2. If you were to receive feedback from parents/caregivers through a questionnaire for a resident you were supervising, how would you use that feedback?

Example prompt: How would it inform what you do as an educator?

3. In your opinion, how would the resident use that feedback?

Example prompt: How would it inform their training or practices?

4. Is there anything else on this topic that you would like to talk about?

Paediatric residents

1. Tell us a little bit about yourselves

2. If you were to receive feedback from parents/caregivers through a questionnaire, how would you use that feedback?

Example prompt: How would it inform your training?

3. In your opinion, how would your supervising physician use that feedback?

Example prompt: How would it inform what they do as an educator?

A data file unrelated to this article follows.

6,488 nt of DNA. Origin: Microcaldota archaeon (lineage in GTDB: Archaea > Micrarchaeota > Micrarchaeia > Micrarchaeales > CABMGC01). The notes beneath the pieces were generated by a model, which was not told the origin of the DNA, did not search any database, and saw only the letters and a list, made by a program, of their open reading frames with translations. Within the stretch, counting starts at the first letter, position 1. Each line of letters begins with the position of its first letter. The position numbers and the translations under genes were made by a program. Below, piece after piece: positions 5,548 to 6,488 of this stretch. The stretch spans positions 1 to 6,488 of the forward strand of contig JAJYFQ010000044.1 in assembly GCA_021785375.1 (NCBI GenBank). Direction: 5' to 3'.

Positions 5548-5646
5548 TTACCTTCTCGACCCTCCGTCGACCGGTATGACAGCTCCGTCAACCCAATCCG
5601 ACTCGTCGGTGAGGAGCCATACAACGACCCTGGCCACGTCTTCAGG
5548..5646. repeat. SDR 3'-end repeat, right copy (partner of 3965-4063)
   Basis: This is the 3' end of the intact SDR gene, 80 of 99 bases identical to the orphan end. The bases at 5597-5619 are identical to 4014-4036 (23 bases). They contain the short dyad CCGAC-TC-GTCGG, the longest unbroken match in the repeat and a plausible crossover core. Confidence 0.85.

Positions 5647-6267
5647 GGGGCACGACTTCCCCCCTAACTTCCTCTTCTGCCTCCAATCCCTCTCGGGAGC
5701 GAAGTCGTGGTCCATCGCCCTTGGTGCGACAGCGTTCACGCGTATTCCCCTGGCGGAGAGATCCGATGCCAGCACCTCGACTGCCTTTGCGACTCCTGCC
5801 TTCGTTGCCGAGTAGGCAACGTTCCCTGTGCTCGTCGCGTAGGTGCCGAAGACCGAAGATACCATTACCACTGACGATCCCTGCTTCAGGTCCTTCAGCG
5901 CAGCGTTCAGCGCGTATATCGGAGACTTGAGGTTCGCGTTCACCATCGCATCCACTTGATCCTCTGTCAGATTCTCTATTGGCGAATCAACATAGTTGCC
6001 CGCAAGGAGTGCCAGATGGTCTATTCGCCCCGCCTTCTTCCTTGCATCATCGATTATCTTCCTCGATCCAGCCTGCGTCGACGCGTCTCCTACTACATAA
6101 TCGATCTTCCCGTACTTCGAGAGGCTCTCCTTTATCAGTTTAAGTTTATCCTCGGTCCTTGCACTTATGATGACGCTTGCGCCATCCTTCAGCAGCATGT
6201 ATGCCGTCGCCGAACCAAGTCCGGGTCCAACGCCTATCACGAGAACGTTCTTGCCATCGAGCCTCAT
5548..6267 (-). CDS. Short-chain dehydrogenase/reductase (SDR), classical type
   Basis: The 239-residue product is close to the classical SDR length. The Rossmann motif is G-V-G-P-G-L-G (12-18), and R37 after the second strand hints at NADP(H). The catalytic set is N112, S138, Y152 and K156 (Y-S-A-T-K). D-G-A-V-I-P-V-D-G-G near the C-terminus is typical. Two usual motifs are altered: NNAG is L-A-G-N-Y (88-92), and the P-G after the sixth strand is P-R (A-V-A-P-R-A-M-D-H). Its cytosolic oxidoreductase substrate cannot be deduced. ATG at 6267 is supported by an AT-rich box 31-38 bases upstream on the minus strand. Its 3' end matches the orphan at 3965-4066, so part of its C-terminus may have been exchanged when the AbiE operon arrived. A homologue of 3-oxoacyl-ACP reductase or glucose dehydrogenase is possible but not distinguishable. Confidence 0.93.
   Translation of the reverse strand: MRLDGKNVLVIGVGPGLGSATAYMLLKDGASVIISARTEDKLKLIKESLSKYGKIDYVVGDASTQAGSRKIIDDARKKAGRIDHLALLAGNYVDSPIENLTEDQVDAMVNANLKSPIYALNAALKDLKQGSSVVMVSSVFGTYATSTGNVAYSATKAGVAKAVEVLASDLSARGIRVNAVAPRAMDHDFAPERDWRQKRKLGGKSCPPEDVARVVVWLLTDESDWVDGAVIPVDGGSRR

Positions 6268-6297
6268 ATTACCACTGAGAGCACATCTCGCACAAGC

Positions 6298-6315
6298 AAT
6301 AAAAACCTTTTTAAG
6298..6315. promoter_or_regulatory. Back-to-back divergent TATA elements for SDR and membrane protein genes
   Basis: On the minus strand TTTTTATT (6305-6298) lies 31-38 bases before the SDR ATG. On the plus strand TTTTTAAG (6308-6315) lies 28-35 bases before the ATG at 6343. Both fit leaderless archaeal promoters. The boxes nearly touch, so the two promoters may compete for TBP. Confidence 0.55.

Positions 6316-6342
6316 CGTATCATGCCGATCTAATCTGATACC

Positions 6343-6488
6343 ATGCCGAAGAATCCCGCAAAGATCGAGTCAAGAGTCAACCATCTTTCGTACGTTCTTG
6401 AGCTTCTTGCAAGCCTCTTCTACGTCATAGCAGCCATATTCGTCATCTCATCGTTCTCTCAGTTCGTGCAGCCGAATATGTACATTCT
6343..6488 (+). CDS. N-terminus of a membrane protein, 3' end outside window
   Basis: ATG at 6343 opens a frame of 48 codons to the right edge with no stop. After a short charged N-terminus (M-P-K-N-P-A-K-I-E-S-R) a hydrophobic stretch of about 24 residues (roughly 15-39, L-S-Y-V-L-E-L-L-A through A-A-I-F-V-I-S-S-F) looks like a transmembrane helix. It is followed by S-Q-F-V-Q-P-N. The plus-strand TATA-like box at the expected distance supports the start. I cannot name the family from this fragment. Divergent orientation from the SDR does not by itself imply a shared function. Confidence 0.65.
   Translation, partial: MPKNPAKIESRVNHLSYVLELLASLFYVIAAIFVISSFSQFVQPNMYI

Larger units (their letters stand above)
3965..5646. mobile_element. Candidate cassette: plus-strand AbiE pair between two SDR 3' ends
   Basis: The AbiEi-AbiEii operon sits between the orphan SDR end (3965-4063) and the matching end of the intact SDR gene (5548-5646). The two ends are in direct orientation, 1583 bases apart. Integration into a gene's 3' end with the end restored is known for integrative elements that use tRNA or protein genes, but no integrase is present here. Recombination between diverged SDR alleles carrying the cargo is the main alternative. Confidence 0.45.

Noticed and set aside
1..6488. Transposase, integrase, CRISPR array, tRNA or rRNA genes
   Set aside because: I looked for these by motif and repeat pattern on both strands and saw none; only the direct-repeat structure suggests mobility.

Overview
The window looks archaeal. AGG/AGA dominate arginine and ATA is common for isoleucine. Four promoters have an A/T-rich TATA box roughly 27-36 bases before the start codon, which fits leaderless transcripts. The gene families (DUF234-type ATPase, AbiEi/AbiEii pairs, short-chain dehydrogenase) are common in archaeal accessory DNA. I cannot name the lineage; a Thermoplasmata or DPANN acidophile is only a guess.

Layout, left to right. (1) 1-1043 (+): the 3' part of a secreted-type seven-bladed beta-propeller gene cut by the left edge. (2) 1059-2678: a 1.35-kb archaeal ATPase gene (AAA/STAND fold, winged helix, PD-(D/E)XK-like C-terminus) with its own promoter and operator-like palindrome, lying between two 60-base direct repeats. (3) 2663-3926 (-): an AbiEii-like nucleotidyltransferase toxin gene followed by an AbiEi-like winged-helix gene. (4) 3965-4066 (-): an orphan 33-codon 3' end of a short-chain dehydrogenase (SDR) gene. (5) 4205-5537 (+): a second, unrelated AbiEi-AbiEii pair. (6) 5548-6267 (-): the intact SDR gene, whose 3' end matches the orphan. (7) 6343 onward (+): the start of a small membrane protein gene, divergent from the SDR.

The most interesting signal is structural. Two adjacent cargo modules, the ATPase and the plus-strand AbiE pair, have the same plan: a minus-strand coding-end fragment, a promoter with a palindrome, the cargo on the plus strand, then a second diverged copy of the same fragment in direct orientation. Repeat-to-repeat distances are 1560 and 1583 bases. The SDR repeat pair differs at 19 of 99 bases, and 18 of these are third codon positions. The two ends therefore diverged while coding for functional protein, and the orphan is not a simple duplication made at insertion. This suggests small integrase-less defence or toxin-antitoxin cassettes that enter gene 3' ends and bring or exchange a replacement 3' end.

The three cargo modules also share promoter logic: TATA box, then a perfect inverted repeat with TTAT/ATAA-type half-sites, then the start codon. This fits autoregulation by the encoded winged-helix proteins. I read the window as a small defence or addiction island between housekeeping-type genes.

4. Is there anything else on this topic that you would like to talk about?

Data analysis

The transcribed interviews were entered into NVivo 11 to organize and manage the data [35]. We independently analyzed and coded the data, ensuring rigor and trustworthiness. A systematic, three-step approach to data analysis was used: data reduction, data display, and conclusions and verifications [36]. Our research question, the assessment literature, and our interview notes and summaries guided our analysis. First we reduced the data by developing an initial coding scheme. Next, we conducted an in-depth review of the transcripts and coded the data as per our initial coding scheme, while allowing new codes to emerge from the data. Then we met to compare and discuss our analysis and made minor revisions to our initial coding scheme. This allowed us to identify categories [37] across the participant groups and ensure that we fulfilled our study purpose. Using the final coding scheme, we created a matrix query in NVivo to display and review the data across the participant groups, allowing us to better understand the findings and draw conclusions. We also extracted supporting quotations for reporting purposes. We created an audit trail to document all coding decisions [34].